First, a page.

My many memories of Savannah
Published 10:24 am Wednesday, November 11, 2020
The first trip off the farm, where I grew up in Middle Georgia, came when I was of pre-school age and joined a group of rural folks in Johnson County for a day trip to Tybee “to see the ocean.”
It was something like a three-hour ride on a groaning, old, yellow school bus. My paternal grandmother took me along on the trip, the very first travel adventure of my life.
Even today, I can remember the overwhelming astonishment I experienced by seeing the mighty Atlantic, never once thinking that I would someday cross this vast ocean in an airplane.
The other impression that was frequently pounded into my head was that I should not venture away from my grandmother and run the risk of being entrapped by the under tow. “We might never see you again,” my grandmother advised.
The culture in which I grew up there was always an accentuation of the negative. Provincial people usually fear the worst. I can remember a lady telling my Sunday School Class, “Don’t never go in water until you learn to swim.” In my precocious, provincial years I never figured out how I was going the accomplish that.
On that first travel adventure, I remember hearing the ocean roar.
I saw its power and force that became a reminder that I would never be a sailor. Joining the Coast Guard, which I did after college, was a matter of convenience. That introduced me to sea sickness which has kept me from becoming an aficionado of ocean cruises.
However, that first travel experience would lead to a lifelong affection for this Georgia port city. All excursions here bring about elevated anticipation when I make the drive down to Chatham where I enjoy interacting with friends and embracing the city’s peculiar history. I am fascinated by the lore and legend of Gen. James Edward Oglethorpe’s arrival to establish a colony in the name of King George II.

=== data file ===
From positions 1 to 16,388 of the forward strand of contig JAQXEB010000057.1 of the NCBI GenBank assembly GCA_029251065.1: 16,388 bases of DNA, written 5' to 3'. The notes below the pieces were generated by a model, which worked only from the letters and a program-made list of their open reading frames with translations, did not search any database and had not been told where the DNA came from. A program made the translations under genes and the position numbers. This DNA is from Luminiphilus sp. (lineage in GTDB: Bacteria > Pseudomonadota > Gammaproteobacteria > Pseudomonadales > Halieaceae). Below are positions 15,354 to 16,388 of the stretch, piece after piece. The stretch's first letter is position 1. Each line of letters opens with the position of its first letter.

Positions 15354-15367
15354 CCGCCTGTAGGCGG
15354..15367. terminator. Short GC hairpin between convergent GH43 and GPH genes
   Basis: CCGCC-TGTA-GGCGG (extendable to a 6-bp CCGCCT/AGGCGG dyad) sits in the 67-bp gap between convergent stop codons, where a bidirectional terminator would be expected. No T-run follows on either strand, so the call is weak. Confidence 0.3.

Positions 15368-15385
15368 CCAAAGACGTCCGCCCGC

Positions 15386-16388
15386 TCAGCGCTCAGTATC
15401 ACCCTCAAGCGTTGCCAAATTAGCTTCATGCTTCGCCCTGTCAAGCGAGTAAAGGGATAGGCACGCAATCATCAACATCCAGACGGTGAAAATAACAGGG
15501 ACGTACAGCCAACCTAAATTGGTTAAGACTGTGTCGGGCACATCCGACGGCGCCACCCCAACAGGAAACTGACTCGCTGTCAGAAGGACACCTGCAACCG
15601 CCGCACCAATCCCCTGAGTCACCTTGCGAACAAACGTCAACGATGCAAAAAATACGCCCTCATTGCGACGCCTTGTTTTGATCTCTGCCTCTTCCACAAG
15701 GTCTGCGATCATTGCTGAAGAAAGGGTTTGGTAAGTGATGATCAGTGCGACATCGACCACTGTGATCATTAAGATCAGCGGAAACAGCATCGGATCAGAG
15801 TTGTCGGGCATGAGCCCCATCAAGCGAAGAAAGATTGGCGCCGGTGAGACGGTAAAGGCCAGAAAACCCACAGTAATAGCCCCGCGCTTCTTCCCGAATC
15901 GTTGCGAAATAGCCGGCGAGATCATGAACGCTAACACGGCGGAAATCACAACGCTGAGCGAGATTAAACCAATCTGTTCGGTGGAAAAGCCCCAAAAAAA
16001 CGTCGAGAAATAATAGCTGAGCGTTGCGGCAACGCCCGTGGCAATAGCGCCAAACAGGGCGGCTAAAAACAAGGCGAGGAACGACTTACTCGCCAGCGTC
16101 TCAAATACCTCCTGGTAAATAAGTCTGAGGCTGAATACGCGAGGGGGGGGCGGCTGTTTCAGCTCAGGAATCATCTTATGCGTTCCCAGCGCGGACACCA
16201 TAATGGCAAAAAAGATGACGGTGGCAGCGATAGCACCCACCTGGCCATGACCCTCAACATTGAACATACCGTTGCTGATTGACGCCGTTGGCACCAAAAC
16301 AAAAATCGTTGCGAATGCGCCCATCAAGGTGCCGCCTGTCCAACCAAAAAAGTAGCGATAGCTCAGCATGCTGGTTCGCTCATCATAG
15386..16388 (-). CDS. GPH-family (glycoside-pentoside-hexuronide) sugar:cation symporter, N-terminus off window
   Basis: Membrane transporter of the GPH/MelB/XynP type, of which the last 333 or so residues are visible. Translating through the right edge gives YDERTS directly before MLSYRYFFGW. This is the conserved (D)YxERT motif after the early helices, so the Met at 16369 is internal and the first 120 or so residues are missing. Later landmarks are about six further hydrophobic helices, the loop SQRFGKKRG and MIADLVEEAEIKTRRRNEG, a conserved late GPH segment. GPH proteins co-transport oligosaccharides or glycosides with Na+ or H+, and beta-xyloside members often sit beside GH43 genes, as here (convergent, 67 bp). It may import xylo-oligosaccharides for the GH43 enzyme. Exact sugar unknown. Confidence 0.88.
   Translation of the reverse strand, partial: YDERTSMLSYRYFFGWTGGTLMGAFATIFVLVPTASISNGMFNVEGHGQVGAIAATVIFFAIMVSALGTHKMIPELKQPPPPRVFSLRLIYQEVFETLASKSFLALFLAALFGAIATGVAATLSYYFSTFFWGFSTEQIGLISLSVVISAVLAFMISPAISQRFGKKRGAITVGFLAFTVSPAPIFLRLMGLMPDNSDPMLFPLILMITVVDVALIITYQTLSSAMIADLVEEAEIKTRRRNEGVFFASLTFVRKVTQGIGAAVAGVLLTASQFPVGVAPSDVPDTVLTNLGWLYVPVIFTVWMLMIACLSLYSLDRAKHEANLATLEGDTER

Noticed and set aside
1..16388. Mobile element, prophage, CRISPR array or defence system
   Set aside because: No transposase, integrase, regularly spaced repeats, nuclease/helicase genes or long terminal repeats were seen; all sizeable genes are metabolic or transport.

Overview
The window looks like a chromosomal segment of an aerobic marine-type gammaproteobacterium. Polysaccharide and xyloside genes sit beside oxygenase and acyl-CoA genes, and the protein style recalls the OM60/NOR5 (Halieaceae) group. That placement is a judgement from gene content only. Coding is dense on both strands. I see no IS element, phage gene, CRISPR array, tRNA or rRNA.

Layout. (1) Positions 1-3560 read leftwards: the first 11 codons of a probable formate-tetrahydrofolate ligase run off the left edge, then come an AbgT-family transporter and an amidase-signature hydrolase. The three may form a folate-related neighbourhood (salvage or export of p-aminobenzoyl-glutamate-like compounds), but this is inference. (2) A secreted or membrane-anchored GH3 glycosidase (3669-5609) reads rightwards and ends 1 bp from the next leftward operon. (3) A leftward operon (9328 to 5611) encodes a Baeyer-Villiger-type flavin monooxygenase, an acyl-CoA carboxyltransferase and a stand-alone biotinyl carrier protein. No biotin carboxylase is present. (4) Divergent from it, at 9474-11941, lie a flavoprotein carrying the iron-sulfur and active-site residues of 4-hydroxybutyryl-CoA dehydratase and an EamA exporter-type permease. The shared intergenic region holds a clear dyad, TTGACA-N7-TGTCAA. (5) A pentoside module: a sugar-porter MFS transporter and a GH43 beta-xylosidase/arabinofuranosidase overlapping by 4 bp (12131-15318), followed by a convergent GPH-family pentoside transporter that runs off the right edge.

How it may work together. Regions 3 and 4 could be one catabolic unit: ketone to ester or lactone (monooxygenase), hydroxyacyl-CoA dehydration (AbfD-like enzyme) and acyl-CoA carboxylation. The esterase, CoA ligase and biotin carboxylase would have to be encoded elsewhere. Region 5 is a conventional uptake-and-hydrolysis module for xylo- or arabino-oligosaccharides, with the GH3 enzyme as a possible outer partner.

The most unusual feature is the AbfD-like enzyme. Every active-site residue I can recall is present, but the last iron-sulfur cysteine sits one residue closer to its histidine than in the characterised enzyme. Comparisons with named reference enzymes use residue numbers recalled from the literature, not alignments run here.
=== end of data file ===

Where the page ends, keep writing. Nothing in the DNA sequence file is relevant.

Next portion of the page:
There are many historical vignettes related to the settling of what would become the state of Georgia. Joining Oglethorpe on his second voyage to the colony was John Wesley, the co-founder of the Methodist Church. There was a move by the great religious icon to convert the legendary Indian chief, Tomochichi, who befriended the General, to Christianity.
The wizened Indian chief demurred, noting the hypocrisy that often accompanies religion. “Why talk Christian?” the chief said in his fractured English. “Christian at Savannah, Christian at Frederica, Christian much drunk. Christian tell lies. Devil is a Christian, me no Christian.”
Any trip to Savannah makes you appreciative of the history of the city and the interesting towns and counties along the way, especially if you take the back roads via Greensboro, Sparta, Gibson, Louisville, Millen, Guyton and Bloomingdale.
You arrive here, and you renew your abiding appreciation for the memory of songwriter Johnny Mercer, who had many credits to his remarkable legacy. He was a friend of Hollywood icons such as Bing Crosby, Judy Garland, George Gershwin and Cole Porter. He wrote lyrics to four Academy Award winning songs and is buried at Bonaventure cemetery.
Mercer founded the Songwriters Hall of Fame. He never forgot his Savannah roots. I enjoy finding my way to the Moon River Bridge near here and immediately am moved to recall his lyrics about his hometown body of water.
“Moon River, wider that a mile’
“I’ll be crossing you in style…someday.”
Talk about a person “having a way with words,” Johnny Mercer was one of the all-time greats. He belongs at the top of the list of those who have put pen to paper, the extraordinary poets, elite composers and legendary American writers.
Of course, you come here, you want to put your hand in the paw of Uga, the University of Georgia mascot—a vigorous shake to one of the best-known celebrities associated with the great state university.
As it has been for more than six decades, the Seiler family has raised and coddled all the mascots, with the greatest of love and affection.
No labors in any category have been laced with more love than that of the Seiler’s for the Uga’s. They have never commercialized the mascots and have always been the most passionate of caretakers with the most substantial of devotion. Tender loving care has been the Seiler modus operandi with the mascots, sharing them with all University requests and supporting humane society events and projects ad nauseam.
Such little things that the average Georgia fan is unaware of—like Charles Seiler taking his lunch hour every day to go home and walk Uga X. That is but one of the little things that comes with taking care of the most famous mascot in the country.
The Uga’s never suffer for attention when they travel on behalf of the University of Georgia. It is the same way at home.